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Kim Yo-jong, sister of North Korean leader Kim Jong Un, at the Ho Chi Minh Mausoleum in Hanoi, Vietnam, in 2019. Photor: Jorge Silva/Pool via Bloomberg

Kim Yo-jong, sister of North Korean leader Kim Jong-un, on Monday warned the Biden administration to "refrain from causing a stink," according to the state-run KCNA news agency.

Why it matters: The North Korean regime's first comments about the Biden administration come as Secretary of State Antony Blinken and Defense Secretary Lloyd Austin visit South Korea and Japan this week.

  • Ramon Pacheco Pardo, a Korea expert at King's College London, noted in a statement that Kim's warning was an "attempt to change the narrative" from discussions with allies about China to "North Korea's threats to bring instability."

What she's saying: "We take this opportunity to warn the new U.S. administration trying hard to give off powder smell in our land," said Kim, who holds a high-ranking position in North Korea's only political party.

  • "If it wants to sleep in peace for coming four years, it had better refrain from causing a stink at its first step."
  • She also reiterated North Korea's opposition to the U.S. and South Korea's joint military exercises, accusing the nations of launching a "war game" against Pyongyang with the launch of the latest one on the Korean Peninsula this month.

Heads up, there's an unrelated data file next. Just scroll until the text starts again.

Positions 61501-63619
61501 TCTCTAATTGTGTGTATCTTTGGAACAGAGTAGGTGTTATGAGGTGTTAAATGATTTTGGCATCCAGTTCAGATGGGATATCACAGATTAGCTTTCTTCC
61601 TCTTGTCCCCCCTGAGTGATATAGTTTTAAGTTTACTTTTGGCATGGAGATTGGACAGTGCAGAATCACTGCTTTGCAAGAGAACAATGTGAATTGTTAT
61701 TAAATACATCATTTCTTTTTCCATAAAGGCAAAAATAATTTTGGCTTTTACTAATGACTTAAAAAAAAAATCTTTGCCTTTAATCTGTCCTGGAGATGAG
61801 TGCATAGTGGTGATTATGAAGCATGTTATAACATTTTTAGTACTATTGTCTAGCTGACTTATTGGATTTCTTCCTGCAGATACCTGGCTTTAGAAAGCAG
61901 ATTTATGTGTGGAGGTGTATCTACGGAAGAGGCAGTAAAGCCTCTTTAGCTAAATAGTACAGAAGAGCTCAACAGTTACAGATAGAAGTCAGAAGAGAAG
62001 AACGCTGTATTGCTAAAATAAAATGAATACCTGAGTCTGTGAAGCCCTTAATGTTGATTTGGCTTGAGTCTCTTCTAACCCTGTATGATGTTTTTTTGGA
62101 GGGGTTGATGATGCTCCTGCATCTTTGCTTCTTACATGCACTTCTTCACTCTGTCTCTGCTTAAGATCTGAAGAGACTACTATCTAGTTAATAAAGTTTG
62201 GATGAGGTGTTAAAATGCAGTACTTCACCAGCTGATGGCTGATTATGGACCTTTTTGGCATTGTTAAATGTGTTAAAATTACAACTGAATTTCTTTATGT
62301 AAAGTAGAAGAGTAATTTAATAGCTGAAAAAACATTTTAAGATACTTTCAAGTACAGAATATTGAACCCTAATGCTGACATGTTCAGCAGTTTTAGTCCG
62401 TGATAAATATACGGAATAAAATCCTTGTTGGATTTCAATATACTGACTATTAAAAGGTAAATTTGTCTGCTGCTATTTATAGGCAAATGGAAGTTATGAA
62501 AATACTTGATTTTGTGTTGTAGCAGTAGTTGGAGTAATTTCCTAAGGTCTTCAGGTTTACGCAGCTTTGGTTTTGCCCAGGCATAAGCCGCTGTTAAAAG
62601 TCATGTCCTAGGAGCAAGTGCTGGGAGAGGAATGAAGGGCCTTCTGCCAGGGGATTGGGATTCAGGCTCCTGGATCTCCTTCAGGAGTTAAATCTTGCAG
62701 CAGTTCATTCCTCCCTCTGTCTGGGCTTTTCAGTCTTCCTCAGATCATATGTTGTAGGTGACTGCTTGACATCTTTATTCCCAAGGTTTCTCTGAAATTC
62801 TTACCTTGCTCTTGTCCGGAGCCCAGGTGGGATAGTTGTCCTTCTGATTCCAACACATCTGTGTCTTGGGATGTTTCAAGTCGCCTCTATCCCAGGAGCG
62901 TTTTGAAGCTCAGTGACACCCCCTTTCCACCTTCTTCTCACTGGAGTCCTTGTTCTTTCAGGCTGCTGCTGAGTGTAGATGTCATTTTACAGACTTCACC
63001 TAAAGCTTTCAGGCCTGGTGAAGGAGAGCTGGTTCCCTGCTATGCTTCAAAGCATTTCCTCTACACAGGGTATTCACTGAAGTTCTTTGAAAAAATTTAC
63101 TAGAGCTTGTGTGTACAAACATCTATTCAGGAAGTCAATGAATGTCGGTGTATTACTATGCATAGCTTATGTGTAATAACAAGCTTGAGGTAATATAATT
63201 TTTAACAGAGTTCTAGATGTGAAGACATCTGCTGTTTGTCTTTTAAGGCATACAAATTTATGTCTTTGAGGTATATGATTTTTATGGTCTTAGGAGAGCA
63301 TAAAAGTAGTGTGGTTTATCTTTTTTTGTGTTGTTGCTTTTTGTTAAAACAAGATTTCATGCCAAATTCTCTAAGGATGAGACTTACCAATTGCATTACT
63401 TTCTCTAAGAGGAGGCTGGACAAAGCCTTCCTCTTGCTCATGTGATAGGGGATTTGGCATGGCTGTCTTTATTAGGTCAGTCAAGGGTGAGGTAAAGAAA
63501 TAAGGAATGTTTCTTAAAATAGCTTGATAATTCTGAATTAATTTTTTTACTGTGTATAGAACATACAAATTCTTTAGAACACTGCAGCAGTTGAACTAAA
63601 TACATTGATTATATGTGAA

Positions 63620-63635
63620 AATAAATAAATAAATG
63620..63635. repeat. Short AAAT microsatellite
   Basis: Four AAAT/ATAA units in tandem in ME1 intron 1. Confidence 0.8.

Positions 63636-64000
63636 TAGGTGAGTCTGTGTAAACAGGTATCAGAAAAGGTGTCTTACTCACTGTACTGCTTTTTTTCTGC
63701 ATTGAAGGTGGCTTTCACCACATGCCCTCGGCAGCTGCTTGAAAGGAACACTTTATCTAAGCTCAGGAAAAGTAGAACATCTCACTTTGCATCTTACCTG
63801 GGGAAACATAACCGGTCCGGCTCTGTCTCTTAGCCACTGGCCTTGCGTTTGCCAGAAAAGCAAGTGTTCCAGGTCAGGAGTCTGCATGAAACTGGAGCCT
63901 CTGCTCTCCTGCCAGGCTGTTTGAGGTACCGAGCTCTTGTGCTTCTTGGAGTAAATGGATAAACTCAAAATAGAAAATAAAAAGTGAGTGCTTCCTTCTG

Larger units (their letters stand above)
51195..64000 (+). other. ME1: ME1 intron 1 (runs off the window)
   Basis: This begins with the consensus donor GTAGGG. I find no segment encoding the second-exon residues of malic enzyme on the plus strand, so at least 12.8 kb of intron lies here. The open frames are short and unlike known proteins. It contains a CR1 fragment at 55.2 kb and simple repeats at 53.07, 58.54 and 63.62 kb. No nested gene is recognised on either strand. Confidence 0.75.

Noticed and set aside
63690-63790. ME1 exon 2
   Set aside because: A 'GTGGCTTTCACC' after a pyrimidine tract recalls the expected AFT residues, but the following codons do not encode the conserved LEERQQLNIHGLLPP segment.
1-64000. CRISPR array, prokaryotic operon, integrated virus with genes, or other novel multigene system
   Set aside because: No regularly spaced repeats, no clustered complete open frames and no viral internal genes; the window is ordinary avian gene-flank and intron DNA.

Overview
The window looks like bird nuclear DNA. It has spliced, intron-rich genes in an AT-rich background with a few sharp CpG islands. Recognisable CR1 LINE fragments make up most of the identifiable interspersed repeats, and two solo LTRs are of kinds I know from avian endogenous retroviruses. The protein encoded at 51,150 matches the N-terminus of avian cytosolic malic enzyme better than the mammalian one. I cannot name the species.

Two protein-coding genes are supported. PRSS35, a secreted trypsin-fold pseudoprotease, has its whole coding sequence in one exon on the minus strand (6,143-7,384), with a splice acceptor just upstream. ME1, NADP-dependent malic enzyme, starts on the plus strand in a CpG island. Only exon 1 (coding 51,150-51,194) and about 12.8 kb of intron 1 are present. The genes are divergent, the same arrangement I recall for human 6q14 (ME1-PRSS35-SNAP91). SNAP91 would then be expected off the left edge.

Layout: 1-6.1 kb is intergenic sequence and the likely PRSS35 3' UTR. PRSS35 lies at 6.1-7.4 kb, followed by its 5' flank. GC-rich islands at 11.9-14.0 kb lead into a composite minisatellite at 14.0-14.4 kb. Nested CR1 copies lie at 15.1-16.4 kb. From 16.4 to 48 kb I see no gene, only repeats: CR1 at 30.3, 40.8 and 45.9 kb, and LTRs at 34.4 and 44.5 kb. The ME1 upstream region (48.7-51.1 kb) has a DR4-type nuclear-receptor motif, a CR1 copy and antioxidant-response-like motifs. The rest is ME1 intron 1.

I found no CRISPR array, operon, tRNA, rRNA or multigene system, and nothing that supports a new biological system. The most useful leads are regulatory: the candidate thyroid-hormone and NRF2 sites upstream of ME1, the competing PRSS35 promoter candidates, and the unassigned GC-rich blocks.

"War exercises and dialogue, hostility and cooperation can never exist together."
— Kim Yo-jong

For the record: The warning comes hours after White House press secretary Jen Psaki told reporters that the Biden administration had "not received any response" from North Korea on the issue of dialogue with the U.S.

Of note: U.S.-South Korean military drills were scaled back during former President Trump's administration as part of efforts to keep open dialogue with Pyongyang on its nuclear weapons program.

  • Trump met with Kim Jong-un three times, becoming in 2019 the first sitting U.S. president to step foot in North Korea. The two leaders also exchanged personal letters, but a deal on denuclearization was never reached.
  • The Biden administration did not immediately respond to Axios' request for comment.

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Driving the news: The reason why, some psychologists and public health experts say, is that the allure of lotteries for many people is simply that the prospect of winning a great prize seems better than passing up the chance, regardless of the odds.

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